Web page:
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The first birds had sharp teeth, long bony tails and claws on their hands. The clear distinction we see between living birds and other animals did not exist with early birds. In fact, they were more like small dinosaurs than they were like any bird today.

The earliest known bird is the 150-million-year-old Archaeopteryx, but birds had evolved before then. A range of birds with more advanced features appeared soon after Archaeopteryx. One group gave rise to modern birds in the Late Cretaceous. So, for a time, bird-like dinosaurs, primitive birds and early modern birds all co-existed.

Two examples of early birds are:

Archaeopteryx lithographica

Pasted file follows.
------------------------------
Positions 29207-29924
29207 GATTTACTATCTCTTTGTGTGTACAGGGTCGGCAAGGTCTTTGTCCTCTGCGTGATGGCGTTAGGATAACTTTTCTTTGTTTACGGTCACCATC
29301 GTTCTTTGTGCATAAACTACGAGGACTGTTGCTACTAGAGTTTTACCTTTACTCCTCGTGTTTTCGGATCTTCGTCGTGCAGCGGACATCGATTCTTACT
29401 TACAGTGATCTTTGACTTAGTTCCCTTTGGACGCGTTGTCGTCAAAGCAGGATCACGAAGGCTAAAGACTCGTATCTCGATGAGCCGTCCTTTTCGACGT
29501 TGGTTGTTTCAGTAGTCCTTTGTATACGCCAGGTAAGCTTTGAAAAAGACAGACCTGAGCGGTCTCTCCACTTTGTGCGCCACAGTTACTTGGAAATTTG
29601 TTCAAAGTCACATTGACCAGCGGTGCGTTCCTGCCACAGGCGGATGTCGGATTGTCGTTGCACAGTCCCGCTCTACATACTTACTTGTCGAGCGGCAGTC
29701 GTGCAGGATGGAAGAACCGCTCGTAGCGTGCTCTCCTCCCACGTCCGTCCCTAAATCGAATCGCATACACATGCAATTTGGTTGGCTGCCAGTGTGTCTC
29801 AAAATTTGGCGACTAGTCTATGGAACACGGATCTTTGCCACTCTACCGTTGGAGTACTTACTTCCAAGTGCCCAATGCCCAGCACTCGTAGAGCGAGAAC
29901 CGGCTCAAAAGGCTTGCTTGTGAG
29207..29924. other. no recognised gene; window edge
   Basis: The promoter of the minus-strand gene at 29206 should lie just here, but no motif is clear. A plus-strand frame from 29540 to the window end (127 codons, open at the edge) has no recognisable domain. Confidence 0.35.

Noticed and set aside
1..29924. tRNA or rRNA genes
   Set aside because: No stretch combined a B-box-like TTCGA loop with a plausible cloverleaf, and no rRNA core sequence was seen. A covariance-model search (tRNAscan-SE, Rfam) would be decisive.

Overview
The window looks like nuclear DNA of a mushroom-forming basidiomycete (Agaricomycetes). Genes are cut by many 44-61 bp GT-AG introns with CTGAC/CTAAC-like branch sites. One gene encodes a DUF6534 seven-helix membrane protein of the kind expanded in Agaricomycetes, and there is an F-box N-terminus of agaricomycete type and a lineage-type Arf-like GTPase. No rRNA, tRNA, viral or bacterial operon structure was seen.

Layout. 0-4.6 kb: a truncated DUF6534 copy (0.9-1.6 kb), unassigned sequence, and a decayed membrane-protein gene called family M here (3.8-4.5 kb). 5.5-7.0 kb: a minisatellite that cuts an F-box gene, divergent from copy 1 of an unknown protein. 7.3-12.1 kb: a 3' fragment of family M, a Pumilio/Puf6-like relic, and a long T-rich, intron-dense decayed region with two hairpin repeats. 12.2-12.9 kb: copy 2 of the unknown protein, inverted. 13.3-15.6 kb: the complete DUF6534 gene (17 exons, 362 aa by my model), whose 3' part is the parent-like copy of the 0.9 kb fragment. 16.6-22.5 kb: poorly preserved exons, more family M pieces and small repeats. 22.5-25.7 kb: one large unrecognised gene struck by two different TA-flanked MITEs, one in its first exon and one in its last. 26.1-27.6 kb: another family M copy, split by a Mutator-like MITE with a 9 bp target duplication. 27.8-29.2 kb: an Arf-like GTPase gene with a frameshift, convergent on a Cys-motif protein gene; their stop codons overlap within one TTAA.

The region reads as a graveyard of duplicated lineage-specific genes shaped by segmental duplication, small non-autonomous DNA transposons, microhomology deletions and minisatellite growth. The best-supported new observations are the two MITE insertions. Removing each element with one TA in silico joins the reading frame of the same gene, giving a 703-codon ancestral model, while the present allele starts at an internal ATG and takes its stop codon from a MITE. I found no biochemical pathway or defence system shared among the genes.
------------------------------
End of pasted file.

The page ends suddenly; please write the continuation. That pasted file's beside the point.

Archaeopteryx
Archaeopteryx drawing by Dr Anne Musser Image: Dr Anne Musser
© Australian Museum

Archaeopteryx has a number of features not found in modern birds, including:

  1. jaws with teeth
  2. claws on hands
  3. long, bony tail

Archaeopteryx diagram
Archaeopteryx has a number of features not found in modern birds, including: jaws with teeth claws on hands long, bony tail Image: Illustration
© Australian Museum

Confuciusornis sanctus

Confuciusornis was an early bird that lived 125 million years ago in China. It had many primitive features including claws on the wings. However, it had more advanced features than Archaeopteryxas it was one of the earliest known birds to have a shortened bony tail and a toothless beak. It also had feathers suited for flight.